Remarks from the Chief Public Health Officer, November 10, 2022
November 10 2022|Ottawa, ON|Public Health Agency of Canada
Bonjour à toutes et à tous. There is ongoing regional variation in COVID-19 disease indicators, including weekly case counts and laboratory test positivity. Nevertheless, SARS-CoV-2 virus transmission continues across the country, including with increased growth of emerging Omicron variants BQ1.1 and BF.7. At the same time, other respiratory viruses including respiratory syncytial virus - or RSV - and influenza have increased to above seasonal levels as respiratory virus season gets underway early in Canada. At the national level, RSV activity began to increase several weeks ago, with lab test positivity above expected levels for this time of the year. More recently, influenza activity increased steeply and has already crossed the seasonal threshold of 5% lab test positivity. These surveillance indicators point to the need for stepped up precautions as SARS-CoV-2, influenza and other seasonal respiratory viruses could continue to co-circulate in the weeks ahead. We are likely all aware there are reports of heavy strain on emergency departments in many parts of the country. This includes children's hospitals, where RSV-related admissions have been very high. In addition, over half of recent influenza detections have been in children and teenagers.
Although public health measures, including our individual prevention practices, kept COVID-19 and seasonal respiratory viruses at bay over the past two plus years, this third winter of COVID-19 comes with some cautions. Firstly, with the relaxing of population public health measures and a return to in-person learning, work and social activities, our contact rates have increased. This means more opportunities for exposure to COVID-19 as well as other seasonal respiratory viruses. In addition, although Canadians achieved among the world's highest coverage for a primary series of COVID-19 vaccines, many are beyond a six-month time lapse since the last COVID-19 vaccine dose or omicron infection-- so immunity is falling, leaving us all less protected against severe disease. Last but not least, immunity to other respiratory viruses is lower given less circulation of these viruses over the past two winters as well as the need to update influenza vaccine protection.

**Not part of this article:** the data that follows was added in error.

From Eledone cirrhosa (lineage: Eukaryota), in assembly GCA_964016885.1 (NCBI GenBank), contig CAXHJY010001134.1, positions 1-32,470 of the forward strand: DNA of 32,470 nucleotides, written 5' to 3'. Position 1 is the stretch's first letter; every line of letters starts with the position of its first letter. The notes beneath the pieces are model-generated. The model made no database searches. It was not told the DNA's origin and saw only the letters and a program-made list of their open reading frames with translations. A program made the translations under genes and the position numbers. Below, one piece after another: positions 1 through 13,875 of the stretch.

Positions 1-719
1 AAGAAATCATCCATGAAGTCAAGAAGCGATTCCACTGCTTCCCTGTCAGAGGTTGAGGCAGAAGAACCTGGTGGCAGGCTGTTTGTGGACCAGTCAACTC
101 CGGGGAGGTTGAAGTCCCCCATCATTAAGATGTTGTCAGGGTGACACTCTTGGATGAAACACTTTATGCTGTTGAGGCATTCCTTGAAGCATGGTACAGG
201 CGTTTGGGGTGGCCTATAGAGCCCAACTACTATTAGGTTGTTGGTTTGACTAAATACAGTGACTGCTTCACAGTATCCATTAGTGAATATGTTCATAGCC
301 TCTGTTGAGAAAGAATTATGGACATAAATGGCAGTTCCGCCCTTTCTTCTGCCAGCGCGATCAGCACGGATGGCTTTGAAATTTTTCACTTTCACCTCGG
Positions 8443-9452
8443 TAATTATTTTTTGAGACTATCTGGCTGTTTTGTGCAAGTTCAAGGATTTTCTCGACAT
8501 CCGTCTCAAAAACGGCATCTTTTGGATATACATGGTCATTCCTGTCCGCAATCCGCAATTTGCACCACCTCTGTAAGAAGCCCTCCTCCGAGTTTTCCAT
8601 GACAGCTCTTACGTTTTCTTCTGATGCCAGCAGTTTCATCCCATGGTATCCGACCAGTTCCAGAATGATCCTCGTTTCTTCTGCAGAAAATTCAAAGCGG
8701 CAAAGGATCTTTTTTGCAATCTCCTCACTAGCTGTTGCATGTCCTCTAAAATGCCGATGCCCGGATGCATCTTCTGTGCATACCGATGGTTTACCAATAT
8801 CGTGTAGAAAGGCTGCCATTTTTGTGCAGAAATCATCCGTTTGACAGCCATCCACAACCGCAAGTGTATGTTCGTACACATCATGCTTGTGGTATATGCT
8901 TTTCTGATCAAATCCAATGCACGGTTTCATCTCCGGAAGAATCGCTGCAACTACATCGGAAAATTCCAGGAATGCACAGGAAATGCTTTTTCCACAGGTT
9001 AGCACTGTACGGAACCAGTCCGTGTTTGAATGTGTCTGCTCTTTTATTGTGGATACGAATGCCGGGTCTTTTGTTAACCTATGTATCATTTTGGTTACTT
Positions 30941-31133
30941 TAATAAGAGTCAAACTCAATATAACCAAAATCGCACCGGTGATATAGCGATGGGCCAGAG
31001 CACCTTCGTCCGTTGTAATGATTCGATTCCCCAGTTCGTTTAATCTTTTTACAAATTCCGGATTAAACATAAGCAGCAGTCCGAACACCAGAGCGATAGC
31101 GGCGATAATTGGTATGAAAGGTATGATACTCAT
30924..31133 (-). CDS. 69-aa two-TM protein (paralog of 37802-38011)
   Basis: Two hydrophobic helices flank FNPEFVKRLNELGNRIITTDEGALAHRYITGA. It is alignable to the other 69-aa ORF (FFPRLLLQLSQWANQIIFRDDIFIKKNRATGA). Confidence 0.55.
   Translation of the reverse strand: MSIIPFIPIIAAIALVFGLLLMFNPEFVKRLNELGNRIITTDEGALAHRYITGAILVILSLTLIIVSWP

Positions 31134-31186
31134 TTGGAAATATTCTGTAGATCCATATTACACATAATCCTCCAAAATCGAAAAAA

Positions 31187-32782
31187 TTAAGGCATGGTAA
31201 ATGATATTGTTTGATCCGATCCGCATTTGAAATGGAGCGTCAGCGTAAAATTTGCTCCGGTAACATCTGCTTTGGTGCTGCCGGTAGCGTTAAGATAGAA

So what do we need to do about these concerns? I know we are all tired and we know, only too well, the long list of good habits that can help keep us and others healthier, so let's focus in on the top three recommendations:
- Boost your immunity - if it has been 6 months since your last COVID-19 vaccine dose or booster, get vaccinated with a bivalent omicron-targeting booster. It is also a good time to get your flu shot.
- Protect your respiratory tract from invading viruses - keep up with handwashing and wear a good quality, well-fitting facemask when indoors, especially if you can't avoid being in crowded or poorly ventilated spaces.
- Reduce spread to others - if you have symptoms please stay home! This helps protect us all, including those at high risk of severe respiratory illness such as those who are immunocompromised, as well as infants, young children, pregnant people and older adults. Protecting those who are at highest risk and can't be vaccinated or don't mount strong protection is also key to protecting health system capacity for us all.
To meet the challenges of this fall and winter, let's recommit to not lose the gains we've made as we resume in-person activities. Although no individual layer of protection is perfect, when used consistently and together, Vaccines Plus layers can provide excellent protection against COVID-19 as well as many other infectious diseases we may encounter.
Thank you - Merci - Miigwetch
Read my backgrounder to access COVID-19 Information and Resources, including information on vaccination and ways to reduce your risk of infection and spreading the virus to others.
Access information on monkeypox, including symptoms to be aware of, and ways to protect yourself, your loved ones and your community: Monkeypox: Risks
Public Health Agency of Canada
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